UNITED NATIONS - By secret ballot, the General Assembly has elected by a narrow margin of four votes Fiji's UN Ambassador Peter Thomson as President of its seventy-first session, and he promised to make climate change his priority.

Thomson defeated Andreas Mavroyiannis of Cyprus, by a vote of 94 to 90, with 1 abstention. He will begin his one-year term in September, when Denmark's Mogens Lykketoft, the current president, ends his tenure.

The election of the 193-member Assembly President traditionally follows the system of geographical rotation, with respective regional groups, in this case Asia-Pacific States, putting forward a consensus candidate each year. If a group cannot reach consensus on a single nominee, the door is open for a rare secret-ballot vote.  The last time it occurred was in 2012, when the Eastern European States nominated two candidates. The timing of Thomson's election means he will oversee the process of searching for a new UN Secretary General to replace Ban Ki-moon, who is set to finish his second five-year term at the end of the year. Lykketoft, the current president of the assembly, has tried to make the method of choosing a new Secretary General more transparent, with candidates facing question-and-answer sessions in public.

Thomson is the first assembly president to come from the Pacific island states. "It's a great moment for the Pacific islands," Thomson told the General Assembly. "We bring special perspectives on climate change and on oceans issues. You can expect me to be vocal on these issues."

Fiji was the first country to ratify the Paris climate deal on global warming. Following his election, Thomson thanked Mavroyiannis for a fair contest.

He said the universal “high purpose” of the seventy-first session would be momentum on the 2030 Agenda for Sustainable Development and achieving progress on all 17 Goals, he said. That would require transforming systems and overcoming intellectual barriers, and without its implementation, the future would be in jeopardy.

Meanwhile, in a surprise development, Israel on Monday was elected as chairman of UN General Assembly's Legal Committee, the first time that the Jewish state will head one of the Assembly's six committees since joining the world body in 1949.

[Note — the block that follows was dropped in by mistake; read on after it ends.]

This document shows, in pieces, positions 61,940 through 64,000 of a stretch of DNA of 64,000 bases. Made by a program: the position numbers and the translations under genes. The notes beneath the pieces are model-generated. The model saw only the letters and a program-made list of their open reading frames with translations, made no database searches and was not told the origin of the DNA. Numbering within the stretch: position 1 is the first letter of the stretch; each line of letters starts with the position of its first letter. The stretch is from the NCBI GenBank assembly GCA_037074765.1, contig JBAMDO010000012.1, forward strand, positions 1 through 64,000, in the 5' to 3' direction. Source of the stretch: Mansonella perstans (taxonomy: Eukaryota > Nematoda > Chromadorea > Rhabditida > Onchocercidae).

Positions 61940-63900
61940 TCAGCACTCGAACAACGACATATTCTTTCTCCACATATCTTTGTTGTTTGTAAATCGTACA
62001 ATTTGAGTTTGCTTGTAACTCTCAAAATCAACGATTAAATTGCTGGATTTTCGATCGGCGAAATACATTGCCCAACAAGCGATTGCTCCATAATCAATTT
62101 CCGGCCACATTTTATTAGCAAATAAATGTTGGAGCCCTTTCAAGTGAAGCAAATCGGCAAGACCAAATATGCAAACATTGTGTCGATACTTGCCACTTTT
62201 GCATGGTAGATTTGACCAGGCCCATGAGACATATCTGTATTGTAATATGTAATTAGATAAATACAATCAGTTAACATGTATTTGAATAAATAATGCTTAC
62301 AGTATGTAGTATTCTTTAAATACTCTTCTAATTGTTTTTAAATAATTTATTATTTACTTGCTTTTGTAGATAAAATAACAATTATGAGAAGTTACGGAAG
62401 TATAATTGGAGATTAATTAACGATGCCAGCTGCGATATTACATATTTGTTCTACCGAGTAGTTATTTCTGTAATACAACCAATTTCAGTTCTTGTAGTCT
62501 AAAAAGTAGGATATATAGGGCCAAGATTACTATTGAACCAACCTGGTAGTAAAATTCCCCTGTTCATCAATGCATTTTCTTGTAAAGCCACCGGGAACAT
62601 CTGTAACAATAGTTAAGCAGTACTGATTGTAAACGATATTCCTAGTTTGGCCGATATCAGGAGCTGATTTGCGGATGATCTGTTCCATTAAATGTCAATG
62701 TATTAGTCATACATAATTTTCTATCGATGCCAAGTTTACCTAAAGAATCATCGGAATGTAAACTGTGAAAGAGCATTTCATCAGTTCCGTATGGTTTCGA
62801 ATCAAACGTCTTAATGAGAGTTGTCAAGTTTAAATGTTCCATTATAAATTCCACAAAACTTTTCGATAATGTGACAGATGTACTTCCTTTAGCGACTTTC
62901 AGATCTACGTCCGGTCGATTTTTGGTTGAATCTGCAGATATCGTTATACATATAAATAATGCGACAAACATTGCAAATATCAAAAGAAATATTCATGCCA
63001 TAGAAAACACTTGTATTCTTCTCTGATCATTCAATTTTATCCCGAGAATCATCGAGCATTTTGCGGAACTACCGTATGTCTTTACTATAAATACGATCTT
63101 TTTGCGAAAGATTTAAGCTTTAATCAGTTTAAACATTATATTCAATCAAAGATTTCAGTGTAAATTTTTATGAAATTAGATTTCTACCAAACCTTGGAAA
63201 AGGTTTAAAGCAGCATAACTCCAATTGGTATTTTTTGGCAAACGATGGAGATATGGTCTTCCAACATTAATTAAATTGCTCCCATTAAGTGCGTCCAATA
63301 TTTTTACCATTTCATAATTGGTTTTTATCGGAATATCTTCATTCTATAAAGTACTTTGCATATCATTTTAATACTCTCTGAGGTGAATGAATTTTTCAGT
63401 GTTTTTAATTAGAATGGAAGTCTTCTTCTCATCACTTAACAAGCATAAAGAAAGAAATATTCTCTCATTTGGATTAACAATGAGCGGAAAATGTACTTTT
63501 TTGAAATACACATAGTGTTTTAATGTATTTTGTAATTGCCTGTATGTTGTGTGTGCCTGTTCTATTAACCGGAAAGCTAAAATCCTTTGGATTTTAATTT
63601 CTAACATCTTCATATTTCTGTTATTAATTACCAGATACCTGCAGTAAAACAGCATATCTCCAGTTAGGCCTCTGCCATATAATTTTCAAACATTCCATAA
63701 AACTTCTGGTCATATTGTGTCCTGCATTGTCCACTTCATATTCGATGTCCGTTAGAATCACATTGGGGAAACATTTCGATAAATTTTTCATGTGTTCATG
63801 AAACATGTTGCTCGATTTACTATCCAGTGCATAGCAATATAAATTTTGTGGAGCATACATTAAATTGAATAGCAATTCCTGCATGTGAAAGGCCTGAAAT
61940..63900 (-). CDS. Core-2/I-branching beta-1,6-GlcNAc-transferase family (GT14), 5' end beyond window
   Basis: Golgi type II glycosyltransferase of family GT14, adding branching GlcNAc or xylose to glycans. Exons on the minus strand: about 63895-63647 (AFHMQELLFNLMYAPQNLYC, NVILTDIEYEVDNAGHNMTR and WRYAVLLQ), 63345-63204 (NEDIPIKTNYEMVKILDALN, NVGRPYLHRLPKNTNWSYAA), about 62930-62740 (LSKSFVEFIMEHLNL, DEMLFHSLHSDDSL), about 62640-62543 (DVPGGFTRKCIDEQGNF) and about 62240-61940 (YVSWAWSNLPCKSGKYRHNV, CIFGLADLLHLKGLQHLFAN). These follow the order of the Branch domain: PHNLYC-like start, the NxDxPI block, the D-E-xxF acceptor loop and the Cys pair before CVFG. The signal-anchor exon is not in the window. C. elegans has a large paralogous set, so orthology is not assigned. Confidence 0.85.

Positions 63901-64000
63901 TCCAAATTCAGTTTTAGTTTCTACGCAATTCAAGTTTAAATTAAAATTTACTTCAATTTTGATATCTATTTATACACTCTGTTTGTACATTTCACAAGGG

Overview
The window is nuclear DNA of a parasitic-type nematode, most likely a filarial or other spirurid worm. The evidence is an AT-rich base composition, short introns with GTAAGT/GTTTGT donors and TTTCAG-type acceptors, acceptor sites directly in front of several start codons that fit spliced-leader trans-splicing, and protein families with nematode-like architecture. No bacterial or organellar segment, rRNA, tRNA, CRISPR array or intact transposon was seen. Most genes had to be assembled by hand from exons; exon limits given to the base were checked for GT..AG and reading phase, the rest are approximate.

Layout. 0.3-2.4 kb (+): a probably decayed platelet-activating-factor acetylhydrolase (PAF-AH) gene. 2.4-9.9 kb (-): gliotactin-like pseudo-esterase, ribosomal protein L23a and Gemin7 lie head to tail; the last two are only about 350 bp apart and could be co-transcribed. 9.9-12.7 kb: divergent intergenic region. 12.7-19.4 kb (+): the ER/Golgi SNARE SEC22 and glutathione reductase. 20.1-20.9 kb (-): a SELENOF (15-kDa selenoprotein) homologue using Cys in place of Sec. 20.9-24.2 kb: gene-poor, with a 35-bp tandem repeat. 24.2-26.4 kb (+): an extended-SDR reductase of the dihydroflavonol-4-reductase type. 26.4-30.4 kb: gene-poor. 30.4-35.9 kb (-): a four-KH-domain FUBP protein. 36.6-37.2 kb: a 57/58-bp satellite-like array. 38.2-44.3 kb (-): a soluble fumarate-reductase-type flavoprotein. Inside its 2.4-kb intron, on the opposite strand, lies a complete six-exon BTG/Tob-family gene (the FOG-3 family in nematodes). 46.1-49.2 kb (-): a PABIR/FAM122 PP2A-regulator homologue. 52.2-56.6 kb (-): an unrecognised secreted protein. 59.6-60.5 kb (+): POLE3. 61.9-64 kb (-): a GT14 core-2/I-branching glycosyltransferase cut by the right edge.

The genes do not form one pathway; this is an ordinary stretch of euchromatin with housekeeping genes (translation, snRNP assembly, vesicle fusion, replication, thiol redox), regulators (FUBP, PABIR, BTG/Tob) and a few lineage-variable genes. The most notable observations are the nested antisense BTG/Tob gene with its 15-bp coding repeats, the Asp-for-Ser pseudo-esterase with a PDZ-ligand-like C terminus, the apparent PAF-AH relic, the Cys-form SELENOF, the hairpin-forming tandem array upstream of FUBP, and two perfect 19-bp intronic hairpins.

The Palestinians and Arab nations denounced Israel's election which came from a secret ballot in the Assembly.

The Legal Committee, or Sixth Committee, oversees issues related to international law. The General Assembly has six standing committees that report to it, on: disarmament, economic and financial issues, social and humanitarian matters, decolonization, the UN budget, and legal issues.  Israel was a candidate for the regional Western European and Others Group (WEOG) and received 109 out of 175 valid votes cast in the 193-nation assembly, with 23 abstentions and 14 invalid ballots. Sweden was runner-up with 10 votes. "This is a historic achievement for Israel," said Israel's UN Ambassador Danny Danon. "I am very proud to be the first Israeli to serve as the chairman of a committee."

Pakistan's Bilal Ahmad, a counsellor at the Pakistani Mission to the UN, was elected, by acclamation, one of three vice-chairmen of the Legal Committee.

Before the General Assembly's action, three representatives rejected Israel’s nomination by the Western European and other States and requested a vote by secret ballot.  The representative of Yemen asked that the Assembly take note of his delegation’s 9 June letter to the Committee, sent in his capacity as Chair of the Arab Group, whereby he indicated his Government had rejected the candidacy of Israel for the position of Chair and requested a vote by secret ballot.

The representative of Syria also took the floor, saying that Israel was an occupying force, which contradicted the United Nations Charter, and had continued to occupy Arab territories while it flouted many General Assembly and Security Council resolutions.

The representative of Kuwait, speaking on behalf of the Organisation of Islamic Cooperation, rejected the candidacy of Israel, which he said was an inappropriate choice to act as Chair of a committee that was specifically related to international law, of which it was in flagrant contempt.

Delegates made general statements about the secret ballot. The representative of Yemen, speaking again on behalf of the Arab Group, said Israel violated the United Nations Charter, international laws and United Nations resolutions. Israel had considered itself to be “above the law”. He regretted to say that there had been no alternative candidate and reaffirmed the Group’s rejection of Israel’s nomination.

The representative of Iran said Israel had violated international law, humanitarian law and many United Nations resolutions and had denied those actions, rejecting calls made by the international community. The decision to elect Danon of Israel undermined the credibility of the United Nations.

But the representative of the United States congratulated Danon on his election. Israel was rarely treated like any other country at the United Nations, he said, noting that votes had been called when that State had been nominated in the past.

Afterwards, the chief Palestinian delegate at the United Nations, Riyad Mansour, complained about the results of the election, saying Arab and Muslim countries had tried to prevent an Israeli victory.

Speaking to reporters, Mansour described Israel as "the biggest violator of international law" and predicted that Danon's election was "threatening the work of the Sixth Committee."

He said the Arab League and 57 member states of the Organization of Islamic Cooperation had opposed Israel's election.